Stained glass window in Niles’ Trinity church honored
By By BEN RAYMOND LODE / Niles Daily Star
NILES -- The Rev. Franklin "Rocky" P. Schuster III, of Trinity Episcopal Church in Niles was in for a pleasant surprise at work Monday morning.
Little did he know that one of the windows inside the church, which is located at 9 S. Fourth St., in Niles, is featured as September's Window of the Month for the Michigan Stained Glass Census.
The Glass Census is a program of the Michigan State University Museum in Lansing that documents stained glass windows in churches, old buildings, historic homes, public buildings and businesses throughout the state.
Entitled "Behold the Master Cometh," the window at Trinity illustrates a biblical story found in the Book of John.
The Glass Census states that Catherine Jacks Weisburg gave the window to the church in the early 1920s as a memorial to her mother, Carolyn Mallet Jacks.
The Jacks family is known in Niles for having founded the Niles Paper Company.
Although there is no record of purchase, a letter written by Weisburg in 1958 attributes the window to Tiffany Studio in New York.
That studio went out of business in the early part of the 20th century, but many of their works still remain in buildings throughout the country and are renowned for their high quality.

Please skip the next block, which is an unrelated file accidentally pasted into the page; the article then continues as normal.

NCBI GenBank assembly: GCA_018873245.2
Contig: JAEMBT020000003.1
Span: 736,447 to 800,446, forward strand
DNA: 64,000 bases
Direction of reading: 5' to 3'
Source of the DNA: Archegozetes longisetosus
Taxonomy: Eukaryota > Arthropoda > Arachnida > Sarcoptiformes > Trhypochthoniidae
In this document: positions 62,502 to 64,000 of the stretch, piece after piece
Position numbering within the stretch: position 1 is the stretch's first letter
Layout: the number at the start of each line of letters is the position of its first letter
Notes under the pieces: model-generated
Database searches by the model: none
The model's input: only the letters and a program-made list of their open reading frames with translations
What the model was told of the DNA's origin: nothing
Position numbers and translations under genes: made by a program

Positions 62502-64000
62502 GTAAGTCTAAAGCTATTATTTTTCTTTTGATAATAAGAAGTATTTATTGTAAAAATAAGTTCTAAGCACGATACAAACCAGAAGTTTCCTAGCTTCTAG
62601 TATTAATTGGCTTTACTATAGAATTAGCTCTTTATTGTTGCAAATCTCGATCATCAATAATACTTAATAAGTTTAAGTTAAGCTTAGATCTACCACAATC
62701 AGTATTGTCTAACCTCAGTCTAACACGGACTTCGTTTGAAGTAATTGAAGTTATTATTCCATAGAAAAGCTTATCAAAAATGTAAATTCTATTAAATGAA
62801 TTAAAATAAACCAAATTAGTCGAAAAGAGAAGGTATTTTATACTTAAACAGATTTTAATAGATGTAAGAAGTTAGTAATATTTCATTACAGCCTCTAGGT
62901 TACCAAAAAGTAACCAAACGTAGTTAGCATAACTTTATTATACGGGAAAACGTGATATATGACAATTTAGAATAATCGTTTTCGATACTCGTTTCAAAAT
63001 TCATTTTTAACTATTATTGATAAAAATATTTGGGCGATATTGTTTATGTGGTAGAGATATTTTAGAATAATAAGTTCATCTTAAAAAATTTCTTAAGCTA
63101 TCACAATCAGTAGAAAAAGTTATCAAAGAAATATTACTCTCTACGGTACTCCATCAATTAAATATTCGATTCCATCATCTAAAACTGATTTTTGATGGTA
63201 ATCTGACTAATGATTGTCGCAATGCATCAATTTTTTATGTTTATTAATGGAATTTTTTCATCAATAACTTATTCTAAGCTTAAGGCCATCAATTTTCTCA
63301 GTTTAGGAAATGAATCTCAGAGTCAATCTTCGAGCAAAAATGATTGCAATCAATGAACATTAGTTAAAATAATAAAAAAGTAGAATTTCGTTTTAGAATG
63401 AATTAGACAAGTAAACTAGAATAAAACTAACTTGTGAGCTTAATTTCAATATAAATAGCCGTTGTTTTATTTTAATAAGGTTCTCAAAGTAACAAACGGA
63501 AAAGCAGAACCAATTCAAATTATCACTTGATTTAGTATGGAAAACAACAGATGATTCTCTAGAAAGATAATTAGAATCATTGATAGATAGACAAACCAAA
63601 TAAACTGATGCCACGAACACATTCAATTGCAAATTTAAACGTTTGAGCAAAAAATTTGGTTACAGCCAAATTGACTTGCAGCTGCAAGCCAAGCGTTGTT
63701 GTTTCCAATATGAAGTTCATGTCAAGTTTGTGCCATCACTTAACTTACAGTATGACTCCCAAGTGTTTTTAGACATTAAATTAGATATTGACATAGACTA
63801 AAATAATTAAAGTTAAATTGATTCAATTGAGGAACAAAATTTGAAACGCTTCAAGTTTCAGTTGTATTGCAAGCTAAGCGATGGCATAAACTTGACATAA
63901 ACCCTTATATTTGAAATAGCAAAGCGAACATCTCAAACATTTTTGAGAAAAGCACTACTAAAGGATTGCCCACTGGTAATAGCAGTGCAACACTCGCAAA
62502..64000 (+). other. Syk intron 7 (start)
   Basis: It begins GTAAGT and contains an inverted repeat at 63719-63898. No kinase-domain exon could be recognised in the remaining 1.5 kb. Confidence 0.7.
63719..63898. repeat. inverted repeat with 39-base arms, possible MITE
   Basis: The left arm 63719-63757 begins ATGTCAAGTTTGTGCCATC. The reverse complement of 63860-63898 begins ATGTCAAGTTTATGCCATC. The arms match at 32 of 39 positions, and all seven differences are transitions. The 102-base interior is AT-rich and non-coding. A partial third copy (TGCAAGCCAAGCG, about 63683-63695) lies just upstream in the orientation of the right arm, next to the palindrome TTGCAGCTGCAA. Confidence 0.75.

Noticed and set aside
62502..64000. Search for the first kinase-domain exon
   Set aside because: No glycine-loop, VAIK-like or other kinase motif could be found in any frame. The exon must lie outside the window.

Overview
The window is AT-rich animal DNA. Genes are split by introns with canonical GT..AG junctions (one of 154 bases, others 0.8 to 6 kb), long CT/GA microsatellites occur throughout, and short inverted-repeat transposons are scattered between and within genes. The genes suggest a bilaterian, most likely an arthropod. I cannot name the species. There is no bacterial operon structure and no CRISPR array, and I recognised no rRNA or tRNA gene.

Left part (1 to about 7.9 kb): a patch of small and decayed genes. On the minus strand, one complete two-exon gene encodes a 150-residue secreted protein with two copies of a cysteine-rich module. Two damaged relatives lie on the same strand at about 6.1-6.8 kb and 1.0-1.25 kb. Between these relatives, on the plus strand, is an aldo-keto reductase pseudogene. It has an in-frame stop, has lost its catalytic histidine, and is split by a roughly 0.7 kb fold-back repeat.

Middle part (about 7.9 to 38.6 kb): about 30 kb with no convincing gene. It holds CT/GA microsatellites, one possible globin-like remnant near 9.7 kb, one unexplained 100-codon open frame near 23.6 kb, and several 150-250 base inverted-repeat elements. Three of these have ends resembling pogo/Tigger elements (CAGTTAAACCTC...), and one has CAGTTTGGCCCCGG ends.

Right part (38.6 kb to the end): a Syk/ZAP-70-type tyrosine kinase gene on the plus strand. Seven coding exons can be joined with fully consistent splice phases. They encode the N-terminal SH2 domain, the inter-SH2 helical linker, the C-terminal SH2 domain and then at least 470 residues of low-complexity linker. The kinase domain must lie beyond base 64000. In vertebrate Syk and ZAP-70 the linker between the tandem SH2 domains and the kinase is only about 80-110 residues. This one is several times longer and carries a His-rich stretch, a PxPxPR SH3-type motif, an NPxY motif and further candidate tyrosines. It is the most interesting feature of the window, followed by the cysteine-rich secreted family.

Schuster, who worked at various churches before arriving in Niles, said all of the stained glass windows inside the church are special to him.
Even more so, perhaps, because two churches he worked in previously didn't have such windows.
Schuster, who grew up attending a church that had stained glass windows, thinks such windows make the church a peaceful place to be.
Schuster, however, said the stained glass windows sometimes make it dark inside the church.
The windows in the church date from 1858 through to the late 1900s and are the work of Charles J. Connick Studios of Boston, the Walter Pymn Studios of Benton Harbor and other studios that have yet to be identified by the Glass Census.
Michele Beltran is co-director for the Glass Census at the Michigan State University Museum.
She said the window at Trinity Episcopal Church was chosen partially for geographic reasons, but also because of the window's origin.
Often, with the large amount of old buildings in the southeast corner of Michigan, the southwestern region is overlooked, she said.
With that in mind, she is very pleased that the church's window was chosen.
In addition, she thinks the window is in pristine condition.
Beltran said only two churches in Niles are registered in the Glass Census database, which has existed since 1982, but has only been online since 1997.
The two churches are the Trinity Episcopal Church and the First Presbyterian Church.
Only 17 stained glass windows have been registered in Berrien County, and as far as the database that contains 1077 entries shows, Trinity Episcopal is the only church in the county with a Tiffany window. Beltran said most of the registered windows are in St. Joseph or in Benton Harbor.
She informs that area resident Francis Robinson registered "Behold the Master Cometh" with the Glass Census in 1997.
The Glass Census relies on volunteers for gathering information about these spectacular windows.